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Friday June 2nd

Time-Out hopes to bring food truck to campus

	<p>Time-Out will soon have a food truck. Eddie Williams rings up third-grader Jayla Hines in the restaurant.</p>
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Time-Out will soon have a food truck. Eddie Williams rings up third-grader Jayla Hines in the restaurant.

UNC students have been snacking on chicken and cheddar biscuits for almost 35 years. Soon, those biscuits will come on wheels.

Eddie Williams, owner of both Time-Out Restaurant and Time-Out Sports Bar, said he plans to expand his Chapel Hill-based business to food trucks in coming months.

“If you can’t beat ‘em, join ‘em,” Williams said. “This is a sign of the times.”

Time-Out has already bought a truck, said Ira Green, a consultant for Time-Out who added the truck is already being decorated.

Green said that a permit for the food truck has not been obtained, but they hope to apply for one within the next month.

Williams said after noticing the popularity of food trucks in cities across the U.S., he felt like his customers would appreciate a Time-Out food truck.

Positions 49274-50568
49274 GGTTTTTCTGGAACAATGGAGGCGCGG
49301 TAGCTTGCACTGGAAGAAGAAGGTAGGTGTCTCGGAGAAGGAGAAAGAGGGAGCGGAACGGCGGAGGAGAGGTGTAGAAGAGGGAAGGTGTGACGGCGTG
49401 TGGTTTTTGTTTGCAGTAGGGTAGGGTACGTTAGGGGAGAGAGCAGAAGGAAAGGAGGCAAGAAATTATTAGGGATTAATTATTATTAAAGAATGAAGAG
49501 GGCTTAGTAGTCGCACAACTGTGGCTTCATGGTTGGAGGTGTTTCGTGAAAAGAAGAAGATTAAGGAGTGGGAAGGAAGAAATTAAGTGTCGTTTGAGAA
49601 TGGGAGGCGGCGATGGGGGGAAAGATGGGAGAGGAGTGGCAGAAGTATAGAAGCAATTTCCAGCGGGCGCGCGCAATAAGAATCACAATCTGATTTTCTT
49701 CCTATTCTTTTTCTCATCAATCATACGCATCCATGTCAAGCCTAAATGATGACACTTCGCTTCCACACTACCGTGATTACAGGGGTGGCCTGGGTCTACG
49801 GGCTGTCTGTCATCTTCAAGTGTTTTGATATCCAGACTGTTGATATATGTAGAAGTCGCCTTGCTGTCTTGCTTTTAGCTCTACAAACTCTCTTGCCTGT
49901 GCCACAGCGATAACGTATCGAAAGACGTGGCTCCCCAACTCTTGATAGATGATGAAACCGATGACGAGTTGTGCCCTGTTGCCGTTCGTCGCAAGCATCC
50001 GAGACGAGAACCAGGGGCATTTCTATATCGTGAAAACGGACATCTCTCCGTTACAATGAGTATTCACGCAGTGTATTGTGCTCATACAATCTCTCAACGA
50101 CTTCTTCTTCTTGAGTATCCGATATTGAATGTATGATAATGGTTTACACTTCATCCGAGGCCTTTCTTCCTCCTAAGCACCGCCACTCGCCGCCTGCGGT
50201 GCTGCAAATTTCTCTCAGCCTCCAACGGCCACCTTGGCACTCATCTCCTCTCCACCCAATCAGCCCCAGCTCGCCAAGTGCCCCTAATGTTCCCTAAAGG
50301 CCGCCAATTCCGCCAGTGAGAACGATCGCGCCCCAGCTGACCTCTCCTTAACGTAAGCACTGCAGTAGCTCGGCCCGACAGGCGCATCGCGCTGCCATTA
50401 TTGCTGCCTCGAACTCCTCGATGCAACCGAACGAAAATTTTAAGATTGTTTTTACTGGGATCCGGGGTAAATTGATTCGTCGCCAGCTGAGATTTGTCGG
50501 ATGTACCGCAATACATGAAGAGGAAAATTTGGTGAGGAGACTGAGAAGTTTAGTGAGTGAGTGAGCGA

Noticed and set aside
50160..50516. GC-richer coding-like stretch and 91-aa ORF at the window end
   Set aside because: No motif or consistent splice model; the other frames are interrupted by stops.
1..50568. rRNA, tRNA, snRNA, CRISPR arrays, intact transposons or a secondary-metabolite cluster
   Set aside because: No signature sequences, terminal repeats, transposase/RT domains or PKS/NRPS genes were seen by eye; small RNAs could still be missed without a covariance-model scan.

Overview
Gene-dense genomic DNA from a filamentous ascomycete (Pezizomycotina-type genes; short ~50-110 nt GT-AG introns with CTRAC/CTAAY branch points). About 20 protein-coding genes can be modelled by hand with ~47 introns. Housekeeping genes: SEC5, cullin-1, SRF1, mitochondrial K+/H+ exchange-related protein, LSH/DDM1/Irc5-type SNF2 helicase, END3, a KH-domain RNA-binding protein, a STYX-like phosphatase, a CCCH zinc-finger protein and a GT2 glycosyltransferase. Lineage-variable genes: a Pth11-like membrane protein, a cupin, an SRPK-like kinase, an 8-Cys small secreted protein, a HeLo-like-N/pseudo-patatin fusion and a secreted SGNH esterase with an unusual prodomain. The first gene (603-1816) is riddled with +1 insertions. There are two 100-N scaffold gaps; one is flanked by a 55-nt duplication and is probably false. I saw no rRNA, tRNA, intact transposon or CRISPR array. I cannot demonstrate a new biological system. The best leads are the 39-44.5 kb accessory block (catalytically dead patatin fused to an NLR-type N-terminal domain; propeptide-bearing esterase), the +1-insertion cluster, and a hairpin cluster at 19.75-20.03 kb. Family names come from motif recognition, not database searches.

He said the truck will feature Time-Out’s classic favorites, including the chicken and cheddar biscuit and macaroni and cheese.

“We just feel like we are a Southern, Southern, Southern place,” he said.

Williams said he also hopes the town will let him bring the food truck to UNC’s campus and let him serve food late at night.

Under the current town ordinance, food trucks are only allowed in private, commercial parking lots with the lot owner’s approval.

Williams said part of the reason he decided to move forward with a food truck is the upcoming demolition of University Square, where Time-Out has been located since 1978.

But he said the food truck will not replace his brick-and-mortar restaurant.

“We could bring the food to the customer,” he said. “Chapel Hill is going that direction.”

Williams said they are looking for a new site for Time-Out, but he thinks the food truck will help keep the restaurant as popular as it has been in the past.

“I want (the truck) to be so sleek and clean and pristine that it almost is not even out of a truck,” Williams said.

Time-Out’s popularity has been helped recently by newfound television fame.

Green said the restaurant saw a surge in popularity after being featured on “Man v. Food” and “Best Sandwich in America.” Both shows featured Time-Out’s chicken and cheddar biscuit and Southern cooking.

Williams said he was so surprised to hear from “Man v. Food” that he initially hung up.

“I thought it was a scam,” he said. “My sandwich is nothing fancy. It’s just a chicken and cheddar biscuit.”

Cody Rigsbee, a UNC alumnus, said he plans to check out the food truck.

“The main reason I eat here is just ‘cause it tastes good,” he said.

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